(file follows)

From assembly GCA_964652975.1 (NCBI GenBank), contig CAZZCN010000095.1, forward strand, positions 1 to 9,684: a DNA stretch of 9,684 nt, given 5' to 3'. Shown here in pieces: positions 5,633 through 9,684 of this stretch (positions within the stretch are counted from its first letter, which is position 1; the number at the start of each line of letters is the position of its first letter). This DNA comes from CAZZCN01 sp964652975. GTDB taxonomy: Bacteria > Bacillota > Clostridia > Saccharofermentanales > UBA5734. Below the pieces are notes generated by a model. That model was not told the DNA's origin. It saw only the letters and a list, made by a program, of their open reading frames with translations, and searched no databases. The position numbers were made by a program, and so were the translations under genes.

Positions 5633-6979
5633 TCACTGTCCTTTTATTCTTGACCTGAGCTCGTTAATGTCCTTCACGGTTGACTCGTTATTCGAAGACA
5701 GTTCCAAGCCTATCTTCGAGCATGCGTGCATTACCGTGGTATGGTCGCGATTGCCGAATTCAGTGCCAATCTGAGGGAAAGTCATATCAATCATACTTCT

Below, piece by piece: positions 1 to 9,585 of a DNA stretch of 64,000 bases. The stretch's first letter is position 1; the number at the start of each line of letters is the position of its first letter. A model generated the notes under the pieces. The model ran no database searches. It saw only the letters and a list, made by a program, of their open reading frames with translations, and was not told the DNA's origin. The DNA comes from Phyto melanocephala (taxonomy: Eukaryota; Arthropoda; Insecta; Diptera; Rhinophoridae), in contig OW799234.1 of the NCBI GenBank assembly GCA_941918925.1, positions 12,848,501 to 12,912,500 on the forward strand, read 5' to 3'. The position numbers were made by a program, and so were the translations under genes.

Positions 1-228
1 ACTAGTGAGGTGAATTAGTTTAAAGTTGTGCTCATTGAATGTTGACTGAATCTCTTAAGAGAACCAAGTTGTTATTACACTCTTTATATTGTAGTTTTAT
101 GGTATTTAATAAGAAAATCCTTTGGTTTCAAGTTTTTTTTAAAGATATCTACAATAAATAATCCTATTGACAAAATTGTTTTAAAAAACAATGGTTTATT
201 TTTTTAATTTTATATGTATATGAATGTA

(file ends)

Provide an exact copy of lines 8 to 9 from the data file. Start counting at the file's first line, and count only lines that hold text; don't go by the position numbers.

101 GGTATTTAATAAGAAAATCCTTTGGTTTCAAGTTTTTTTTAAAGATATCTACAATAAATAATCCTATTGACAAAATTGTTTTAAAAAACAATGGTTTATT
201 TTTTTAATTTTATATGTATATGAATGTA